Game Development Reference

In-Depth Information

const btVector3 &vert1 =

vertices[indices[i]];

const btVector3 &vert2 =

vertices[indices[i+1]];

const btVector3 &vert3 =

vertices[indices[i+2]];

glVertex3f (vert1.x(), vert1.y(),

vert1.z());

glVertex3f (vert2.x(), vert2.y(),

vert2.z());

glVertex3f (vert3.x(), vert3.y(),

vert3.z());

}

glEnd();

DrawBox()
creates a closed box object based on the size of the dimensions we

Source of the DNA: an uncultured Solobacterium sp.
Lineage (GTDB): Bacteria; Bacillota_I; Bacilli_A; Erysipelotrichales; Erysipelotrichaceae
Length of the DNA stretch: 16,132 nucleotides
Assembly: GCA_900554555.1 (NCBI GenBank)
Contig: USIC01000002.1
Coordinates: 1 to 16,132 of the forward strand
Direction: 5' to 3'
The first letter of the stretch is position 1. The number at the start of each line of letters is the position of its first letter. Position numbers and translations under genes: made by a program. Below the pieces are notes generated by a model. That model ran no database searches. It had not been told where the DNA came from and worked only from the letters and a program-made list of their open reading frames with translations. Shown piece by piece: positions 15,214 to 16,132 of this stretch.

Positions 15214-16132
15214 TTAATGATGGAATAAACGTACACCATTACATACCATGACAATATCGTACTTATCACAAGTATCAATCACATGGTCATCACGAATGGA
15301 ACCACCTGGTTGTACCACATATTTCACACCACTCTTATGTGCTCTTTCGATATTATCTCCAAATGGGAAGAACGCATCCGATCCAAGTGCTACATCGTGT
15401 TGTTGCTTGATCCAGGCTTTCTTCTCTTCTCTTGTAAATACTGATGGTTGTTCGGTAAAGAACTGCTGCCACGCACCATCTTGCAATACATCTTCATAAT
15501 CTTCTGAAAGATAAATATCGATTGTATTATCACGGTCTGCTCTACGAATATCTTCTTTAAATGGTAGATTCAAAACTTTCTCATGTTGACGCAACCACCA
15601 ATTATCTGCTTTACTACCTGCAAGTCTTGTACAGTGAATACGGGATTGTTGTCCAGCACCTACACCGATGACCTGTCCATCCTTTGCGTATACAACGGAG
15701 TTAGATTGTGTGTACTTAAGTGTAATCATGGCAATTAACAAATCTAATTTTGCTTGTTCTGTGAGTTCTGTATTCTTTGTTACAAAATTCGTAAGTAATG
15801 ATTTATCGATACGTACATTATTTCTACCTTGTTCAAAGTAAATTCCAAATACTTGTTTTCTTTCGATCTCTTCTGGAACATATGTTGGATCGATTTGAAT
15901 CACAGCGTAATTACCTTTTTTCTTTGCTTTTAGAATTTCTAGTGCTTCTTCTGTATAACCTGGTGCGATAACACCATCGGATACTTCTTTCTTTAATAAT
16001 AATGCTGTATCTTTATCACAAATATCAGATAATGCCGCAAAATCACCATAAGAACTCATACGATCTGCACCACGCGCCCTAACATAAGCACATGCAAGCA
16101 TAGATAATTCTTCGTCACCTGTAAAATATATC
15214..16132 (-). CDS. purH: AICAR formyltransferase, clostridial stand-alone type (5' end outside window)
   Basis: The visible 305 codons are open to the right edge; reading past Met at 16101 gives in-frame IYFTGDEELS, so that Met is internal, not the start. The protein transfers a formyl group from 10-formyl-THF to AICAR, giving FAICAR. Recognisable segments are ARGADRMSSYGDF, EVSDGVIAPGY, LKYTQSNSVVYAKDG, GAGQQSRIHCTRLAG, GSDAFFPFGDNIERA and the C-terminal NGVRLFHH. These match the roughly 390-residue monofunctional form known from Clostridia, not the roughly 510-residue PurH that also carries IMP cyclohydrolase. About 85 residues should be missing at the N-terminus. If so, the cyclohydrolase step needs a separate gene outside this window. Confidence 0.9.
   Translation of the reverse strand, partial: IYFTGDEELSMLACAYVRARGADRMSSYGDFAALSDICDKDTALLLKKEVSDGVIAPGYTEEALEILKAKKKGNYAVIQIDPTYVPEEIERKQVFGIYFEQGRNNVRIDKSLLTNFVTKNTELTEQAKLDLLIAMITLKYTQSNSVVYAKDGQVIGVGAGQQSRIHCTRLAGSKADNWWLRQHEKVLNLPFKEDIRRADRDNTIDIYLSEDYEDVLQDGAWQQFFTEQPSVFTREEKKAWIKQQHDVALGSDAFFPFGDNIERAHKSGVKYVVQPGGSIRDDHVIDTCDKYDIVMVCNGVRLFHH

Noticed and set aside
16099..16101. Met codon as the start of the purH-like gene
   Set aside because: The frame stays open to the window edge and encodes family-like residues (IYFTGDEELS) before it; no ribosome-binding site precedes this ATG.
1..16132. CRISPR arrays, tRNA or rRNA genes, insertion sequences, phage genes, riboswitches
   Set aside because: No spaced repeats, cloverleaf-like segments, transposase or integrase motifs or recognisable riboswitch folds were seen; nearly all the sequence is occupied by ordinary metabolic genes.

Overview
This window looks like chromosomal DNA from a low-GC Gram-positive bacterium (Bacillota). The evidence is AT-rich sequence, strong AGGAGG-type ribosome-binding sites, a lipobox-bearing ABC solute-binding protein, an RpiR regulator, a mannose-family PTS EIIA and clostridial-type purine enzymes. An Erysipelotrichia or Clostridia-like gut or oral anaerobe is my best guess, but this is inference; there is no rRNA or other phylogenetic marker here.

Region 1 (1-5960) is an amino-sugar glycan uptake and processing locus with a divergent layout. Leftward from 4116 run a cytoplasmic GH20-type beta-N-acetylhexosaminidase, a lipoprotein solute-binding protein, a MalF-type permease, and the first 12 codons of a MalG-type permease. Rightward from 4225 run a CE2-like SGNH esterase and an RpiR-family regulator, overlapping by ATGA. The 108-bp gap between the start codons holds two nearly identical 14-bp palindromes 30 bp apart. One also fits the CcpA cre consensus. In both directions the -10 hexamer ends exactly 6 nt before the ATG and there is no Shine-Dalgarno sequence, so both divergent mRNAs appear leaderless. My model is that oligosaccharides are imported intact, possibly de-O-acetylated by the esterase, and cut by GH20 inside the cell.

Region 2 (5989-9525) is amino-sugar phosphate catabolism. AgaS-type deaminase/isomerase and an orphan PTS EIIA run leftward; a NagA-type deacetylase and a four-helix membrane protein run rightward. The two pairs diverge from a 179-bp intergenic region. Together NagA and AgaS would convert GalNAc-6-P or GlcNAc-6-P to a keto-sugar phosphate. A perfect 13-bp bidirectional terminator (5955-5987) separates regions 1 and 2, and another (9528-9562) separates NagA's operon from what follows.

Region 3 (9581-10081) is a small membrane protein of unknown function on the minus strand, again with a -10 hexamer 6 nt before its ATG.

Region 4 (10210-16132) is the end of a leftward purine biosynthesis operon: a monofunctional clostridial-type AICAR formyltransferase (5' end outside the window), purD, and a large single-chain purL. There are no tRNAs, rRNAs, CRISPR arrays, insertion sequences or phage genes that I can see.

wish to build it from. The input parameter is
btVector3
, providing the three dimen-

sions of the box.
DrawBox()
then uses the concept of indices to iterate through the

number of vertices we want, without having to repeat the data. We could create the

box from 36 different points, but really there are only eight unique points on a box.

Indexes work by labelling each of these eight points with a unique number (index)

from
0
to
7
, and use those to define the triangles, instead. Here is a screenshot of

our box with no lighting applied:

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